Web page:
You’ve probably heard the horror stories: Mobile mapping creates so much data it’s impossible to manage! Who needs a survey team when all you have to do is drive a scanner around?
Of course, it’s true that moving into mobile mapping is going to require some back-office adjustments, but they should be relatively manageable if you prepare for them and offer training to your workforce.
Horrocks Engineers has been doing laser scanning for roughly 10 years but just moved into mobile scanning in 2018 with the purchase of the Leica Pegasus:Two platform from Leica Geosystems, part of Hexagon. Horrocks’ Principal and Survey Manager Lonnie Olson said it absolutely affected his workforce.
“It’s hard to find good people, so if the team doing the collection in the field can manage the majority of the post-processing and get to the point where it can be certified, that helps keep projects on track.”– Ellis
“Some of our field crews transitioned indoors,” he said. “And I have a team of former high-ranging CAD techs that we’ve trained to do survey work. We’ve been able to do most of the post-processing work in-house.” They also did some recruiting of recent graduates from local geomatics programs and started training them as soon as they were on board to work with mobile point-cloud data.
“Now we have a team of five people,” Olson said, “who do nothing but extract data from point clouds all day, every day.”
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Leica Geosystems’ Jason Ellis said Horrocks’ experience is typical and the movement of field staff into the back office should be seen as a smart move and not a conciliation. “The continuity from the field to the office is always a challenge,” Ellis said. “It’s hard to convey what’s been done in the field and how it needs to be processed.” By having experienced field staff cross-trained into experts at working with the data, you have people who can intuit what the field staffers were trying to accomplish as they sort out the important data.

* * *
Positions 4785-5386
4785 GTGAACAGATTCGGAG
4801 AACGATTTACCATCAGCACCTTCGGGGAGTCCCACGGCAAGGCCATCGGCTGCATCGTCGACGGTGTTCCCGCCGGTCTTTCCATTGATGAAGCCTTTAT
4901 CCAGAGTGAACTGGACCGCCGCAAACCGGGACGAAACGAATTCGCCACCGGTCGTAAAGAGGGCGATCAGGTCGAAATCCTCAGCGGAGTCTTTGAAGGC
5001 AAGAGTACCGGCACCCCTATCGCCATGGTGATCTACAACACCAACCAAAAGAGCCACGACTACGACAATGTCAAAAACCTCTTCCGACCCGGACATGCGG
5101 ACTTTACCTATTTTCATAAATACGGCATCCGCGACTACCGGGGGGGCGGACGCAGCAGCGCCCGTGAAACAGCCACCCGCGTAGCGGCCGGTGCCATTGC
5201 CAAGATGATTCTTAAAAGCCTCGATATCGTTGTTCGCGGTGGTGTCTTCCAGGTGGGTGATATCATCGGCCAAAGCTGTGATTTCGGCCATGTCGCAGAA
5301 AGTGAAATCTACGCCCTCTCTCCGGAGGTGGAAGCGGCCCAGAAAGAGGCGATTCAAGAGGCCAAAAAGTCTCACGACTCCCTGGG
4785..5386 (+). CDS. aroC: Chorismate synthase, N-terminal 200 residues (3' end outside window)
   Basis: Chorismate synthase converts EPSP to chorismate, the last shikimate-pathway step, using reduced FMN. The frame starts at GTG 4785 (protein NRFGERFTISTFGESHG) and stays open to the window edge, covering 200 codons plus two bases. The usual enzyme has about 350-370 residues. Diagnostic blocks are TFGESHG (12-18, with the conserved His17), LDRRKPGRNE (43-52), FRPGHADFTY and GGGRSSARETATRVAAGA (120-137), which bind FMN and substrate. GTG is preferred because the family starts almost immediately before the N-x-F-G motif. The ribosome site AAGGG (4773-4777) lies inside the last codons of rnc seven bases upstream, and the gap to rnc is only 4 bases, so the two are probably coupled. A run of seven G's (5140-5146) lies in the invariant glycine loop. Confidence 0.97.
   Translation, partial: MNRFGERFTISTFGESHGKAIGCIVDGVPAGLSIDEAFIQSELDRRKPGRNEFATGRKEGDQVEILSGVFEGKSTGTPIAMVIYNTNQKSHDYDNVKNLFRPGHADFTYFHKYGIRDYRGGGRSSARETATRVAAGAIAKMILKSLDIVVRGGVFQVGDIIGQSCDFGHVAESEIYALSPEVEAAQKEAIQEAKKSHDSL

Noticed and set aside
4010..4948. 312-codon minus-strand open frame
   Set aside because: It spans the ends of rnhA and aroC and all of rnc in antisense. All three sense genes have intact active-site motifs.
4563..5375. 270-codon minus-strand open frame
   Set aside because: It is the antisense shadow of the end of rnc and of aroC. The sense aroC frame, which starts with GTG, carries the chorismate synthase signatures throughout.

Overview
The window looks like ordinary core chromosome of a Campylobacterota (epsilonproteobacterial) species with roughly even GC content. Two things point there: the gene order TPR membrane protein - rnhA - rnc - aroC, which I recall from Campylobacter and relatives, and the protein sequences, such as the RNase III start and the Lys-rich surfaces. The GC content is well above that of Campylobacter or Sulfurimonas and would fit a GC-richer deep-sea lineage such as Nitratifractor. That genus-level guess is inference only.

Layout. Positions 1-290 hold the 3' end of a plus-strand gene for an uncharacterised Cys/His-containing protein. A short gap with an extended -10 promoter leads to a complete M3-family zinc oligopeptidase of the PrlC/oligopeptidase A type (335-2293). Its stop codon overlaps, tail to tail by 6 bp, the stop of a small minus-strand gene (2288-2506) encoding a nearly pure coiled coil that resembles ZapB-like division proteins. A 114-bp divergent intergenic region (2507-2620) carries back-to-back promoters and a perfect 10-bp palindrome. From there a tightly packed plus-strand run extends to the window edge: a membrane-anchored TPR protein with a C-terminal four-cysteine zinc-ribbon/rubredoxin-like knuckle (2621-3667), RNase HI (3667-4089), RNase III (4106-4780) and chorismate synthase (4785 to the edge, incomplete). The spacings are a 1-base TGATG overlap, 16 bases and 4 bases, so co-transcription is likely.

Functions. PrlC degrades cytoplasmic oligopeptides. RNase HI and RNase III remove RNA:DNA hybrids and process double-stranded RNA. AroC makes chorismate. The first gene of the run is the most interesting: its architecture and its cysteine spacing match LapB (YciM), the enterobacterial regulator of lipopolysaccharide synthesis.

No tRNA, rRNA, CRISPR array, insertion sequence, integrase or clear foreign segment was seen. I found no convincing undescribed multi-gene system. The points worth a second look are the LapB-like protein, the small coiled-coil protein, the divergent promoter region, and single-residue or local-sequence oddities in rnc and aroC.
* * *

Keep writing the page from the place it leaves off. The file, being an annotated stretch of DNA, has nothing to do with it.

Similarly, said Ellis, it can be hugely helpful to have the people who are out in the field operating the scanners also able to work the software. “I see a lot of people doing post processing in the field so they know they’re good and can pack everything up, or know they need to rescan if they’ve had an issue,” he said. “A lot of field people are starting to take on the role of analysis, and that’s a good thing. You’ve got sharper people in the field who can be that much more productive.”
Cross-training also helps fill the labor gap in the geospatial profession. “It’s hard to find good people, so if the team doing the collection in the field can manage the majority of the post-processing and get to the point where it can be certified, that helps keep projects on track,” Ellis said.
As for the tech, Olson said there’s no need to stress about that. Just make sure you’ve got a lot of multi-terabyte USB drives, which are now extremely inexpensive, and don’t go cheap on your hardware. “Your standard CAD machine handles this stuff just fine,” Olson said. “The software is starting to catch up now. You don’t really need much to get going. It’s pretty simple. Even your basic laptop can handle it. Sure, you need a decent computer, but we’re an engineering firm, so we had them anyway.”
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